Child Support Order Pa

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					   CHILD SUPPORT:
Questions and Answers




  A PUBLICATION OF THE ASSOCIATION OF THE BAR
      OF THE CITY OF NEW YORK FUND, INC.
                  JUNE 2002
Introduction
Are you a parent living in New York City and raising children without financial
help from their other parent? Are you a New York City parent whose children
do not live with you? If you fall into either of these groups, you may have
questions about child support. This brochure will try to answer some of your
questions.
If you are a parent who lives with your child, you are called a "custodial parent."
If you live apart from your child, you are called a "non-custodial parent." In
New York State, non-custodial parents must provide financial assistance for
the children to custodial parents.
What happens when there is joint custody? Even when children split their
time equally between both parents, for example, spend one week with their
mother and the next with their father, the court will still order one parent,
usually the parent who earns more money, to pay child support to the other
parent. Adjustments may be made to the amount of support to account for
the joint custody situation.
Where are child support cases handled?
Unless the child is on public assistance (PA or welfare), child support cases are
typically handled in the Family Court in the borough where the child lives. If
the child is on PA, the case is handled in Family Court in Manhattan. If the
case is heard in Family Court, you will appear before someone called a
"Hearing Examiner", who has the same power as a judge to enter an order of
support. If the child support matters are part of a divorce case, then they
might be handled in Supreme Court.
Who can be ordered to pay child support?
Any non-custodial parent can be ordered to pay child support.
This is true even if the non-custodial parent has no contact with the child, is
not working, is on disability or PA, is in jail, is in another state or even, in
some cases, in another country.
A non-custodial step-parent can only be ordered to pay child support if that
support would prevent the step-child from needing PA or other assistance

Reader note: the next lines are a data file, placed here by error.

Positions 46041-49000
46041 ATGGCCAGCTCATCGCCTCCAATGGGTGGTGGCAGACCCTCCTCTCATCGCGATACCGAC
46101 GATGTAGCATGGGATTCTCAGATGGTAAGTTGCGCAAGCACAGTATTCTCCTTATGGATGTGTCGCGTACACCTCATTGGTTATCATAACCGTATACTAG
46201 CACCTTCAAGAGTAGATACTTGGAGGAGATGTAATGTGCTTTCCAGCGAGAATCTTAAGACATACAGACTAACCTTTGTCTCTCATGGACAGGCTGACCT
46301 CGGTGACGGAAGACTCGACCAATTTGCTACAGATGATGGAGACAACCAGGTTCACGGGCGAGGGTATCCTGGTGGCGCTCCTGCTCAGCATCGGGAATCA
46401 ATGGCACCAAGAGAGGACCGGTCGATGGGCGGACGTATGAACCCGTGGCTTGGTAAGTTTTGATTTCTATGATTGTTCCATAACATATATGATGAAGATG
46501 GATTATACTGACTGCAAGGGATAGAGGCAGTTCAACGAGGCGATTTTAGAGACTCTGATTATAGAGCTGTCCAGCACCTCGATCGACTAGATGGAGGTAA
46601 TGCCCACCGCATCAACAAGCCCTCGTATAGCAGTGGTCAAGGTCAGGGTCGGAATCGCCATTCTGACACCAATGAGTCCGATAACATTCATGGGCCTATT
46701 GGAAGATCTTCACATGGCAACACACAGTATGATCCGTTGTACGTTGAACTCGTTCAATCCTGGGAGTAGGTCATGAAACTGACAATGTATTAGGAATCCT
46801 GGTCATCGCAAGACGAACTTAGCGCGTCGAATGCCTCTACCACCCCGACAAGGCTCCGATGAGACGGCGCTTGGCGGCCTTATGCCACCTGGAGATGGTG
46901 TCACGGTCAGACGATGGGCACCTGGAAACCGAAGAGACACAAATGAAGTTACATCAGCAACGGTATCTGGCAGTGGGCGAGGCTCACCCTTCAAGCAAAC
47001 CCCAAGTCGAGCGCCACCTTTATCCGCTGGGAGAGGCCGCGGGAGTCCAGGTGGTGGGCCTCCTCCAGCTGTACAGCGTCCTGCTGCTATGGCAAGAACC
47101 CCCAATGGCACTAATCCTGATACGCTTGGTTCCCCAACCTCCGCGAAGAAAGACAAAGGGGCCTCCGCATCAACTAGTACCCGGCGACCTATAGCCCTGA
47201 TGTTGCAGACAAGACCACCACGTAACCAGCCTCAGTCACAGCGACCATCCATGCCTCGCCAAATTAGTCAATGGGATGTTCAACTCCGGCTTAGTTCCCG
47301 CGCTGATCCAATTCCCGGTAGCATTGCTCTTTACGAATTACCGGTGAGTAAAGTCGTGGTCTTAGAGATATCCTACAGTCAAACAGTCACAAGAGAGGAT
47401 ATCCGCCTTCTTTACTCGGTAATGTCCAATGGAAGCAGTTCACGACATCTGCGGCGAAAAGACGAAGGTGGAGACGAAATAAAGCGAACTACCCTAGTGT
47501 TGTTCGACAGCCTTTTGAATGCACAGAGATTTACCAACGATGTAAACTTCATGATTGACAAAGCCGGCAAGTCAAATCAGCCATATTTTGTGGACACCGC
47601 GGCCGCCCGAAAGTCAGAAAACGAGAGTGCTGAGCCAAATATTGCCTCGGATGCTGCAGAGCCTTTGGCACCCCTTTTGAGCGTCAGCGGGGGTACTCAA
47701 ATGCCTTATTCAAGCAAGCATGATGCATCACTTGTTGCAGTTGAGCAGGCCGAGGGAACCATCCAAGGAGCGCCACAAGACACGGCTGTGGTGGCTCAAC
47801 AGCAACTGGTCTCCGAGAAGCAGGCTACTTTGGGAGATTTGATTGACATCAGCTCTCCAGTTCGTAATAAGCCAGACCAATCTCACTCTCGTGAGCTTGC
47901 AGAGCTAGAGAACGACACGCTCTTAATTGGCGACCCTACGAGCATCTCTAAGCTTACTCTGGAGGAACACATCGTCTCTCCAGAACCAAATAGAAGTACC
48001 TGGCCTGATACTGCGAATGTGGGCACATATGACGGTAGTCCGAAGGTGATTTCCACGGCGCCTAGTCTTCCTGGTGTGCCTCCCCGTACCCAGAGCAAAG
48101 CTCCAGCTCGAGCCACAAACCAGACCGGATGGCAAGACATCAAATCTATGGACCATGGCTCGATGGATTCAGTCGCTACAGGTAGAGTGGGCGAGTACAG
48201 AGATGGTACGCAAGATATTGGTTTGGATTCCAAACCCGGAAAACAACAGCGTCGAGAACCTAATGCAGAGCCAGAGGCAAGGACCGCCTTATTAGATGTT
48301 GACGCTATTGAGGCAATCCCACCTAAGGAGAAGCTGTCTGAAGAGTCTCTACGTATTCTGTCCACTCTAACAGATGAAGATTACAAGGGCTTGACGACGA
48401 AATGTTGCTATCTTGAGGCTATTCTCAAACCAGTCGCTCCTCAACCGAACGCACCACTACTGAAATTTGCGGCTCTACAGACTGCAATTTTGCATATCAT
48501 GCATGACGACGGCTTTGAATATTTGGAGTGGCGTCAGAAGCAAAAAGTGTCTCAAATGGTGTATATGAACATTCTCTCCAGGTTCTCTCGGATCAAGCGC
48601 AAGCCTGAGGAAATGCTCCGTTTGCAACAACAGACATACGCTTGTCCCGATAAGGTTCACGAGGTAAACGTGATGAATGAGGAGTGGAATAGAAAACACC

from the State. The obligation of a step-parent only lasts as long as his or
her marriage to the child's biological parent.




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How does paternity fit in?
Either parent can apply for an Order of Filiation, which establishes who is the
legal father of a child. If you are a mother suing a father for child support,
you may need an Order of Filiation. You can petition for one at the same time
that you petition for child support. When you are filing for the Order of
Filiation, tell the clerk if you want the child's last name to be changed to that
of the father's.
An Order of Filiation is not necessary if the father signed an Acknowledgment
of Paternity at the hospital. An Order of Filiation is also not necessary if the
mother and father were married at any time, whether before or after the
birth of the child.
The fact that a man is listed on a child's birth certificate does not make him
the child's legal father. Unless he is or was married to the child's mother, or
he signed an Acknowledgment of Paternity, an Order of Filiation is necessary
for him to be the legal father.
Once you get to Family Court, the father can either consent to the entry of
the Order of Filiation or he can contest it. If he contests paternity, the
Hearing Examiner can order blood and DNA tests. If the alleged father still
contests paternity after the court receives the results of the tests, the case
will be transferred from the Child Support Hearing Examiner to a Family
Court Judge. If the tests indicate that the man is the father, they create a
"rebuttable presumption of paternity." This means that the court will find
that the man is the father based on the test results, unless he can produce
evidence showing that he is not the father.
After the Hearing Examiner or judge enters an Order of Filiation, it will be filed
at the Putative Fathers Registry, which is a database in Albany maintained by
the New York State Office of Children and Family Services, and the father will be
legally recognized. He will be able to seek custody of, or visitation with, the
children, the children will be entitled to inherit from him when he dies, and the
children will be entitled to Social Security benefits if he becomes disabled or dies.




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I am the custodial parent. How do I file for child support?
If you can afford to pay a lawyer to assist you, the lawyer will handle this for you.
If your child is receiving public assistance, see the answer to the next question.
If you are going to be representing yourself, you should go to the Family Court
in the borough where your child lives. The Support Collection Unit (SCU) will
probably interview you first. Then you will meet with a petition clerk who
will prepare a petition for you.
What happens at the Support Collection Unit?
You will be asked to decide if you want to have your child support paid
through the Support Collection Unit (SCU), which is an agency that will collect
the child support payments from the non-custodial parent and then forward
them to you. The SCU can also help you to enforce the child support order
if the non-custodial parent does not pay. Even if you decide against using
the SCU at the time that you petition for child support, you can always seek
its services later.
What if my child is on public assistance?
If you are a custodial parent whose children are on PA, you were probably
required to sign over your rights to collect child support to the Human
Resources Administration (HRA), — the agency in New York City that
administers PA. HRA may sue the non-custodial parent for child support. If
they succeed, and the non-custodial parent begins making payments, a certain
amount, currently up to $50 per month, will come to you, in addition to the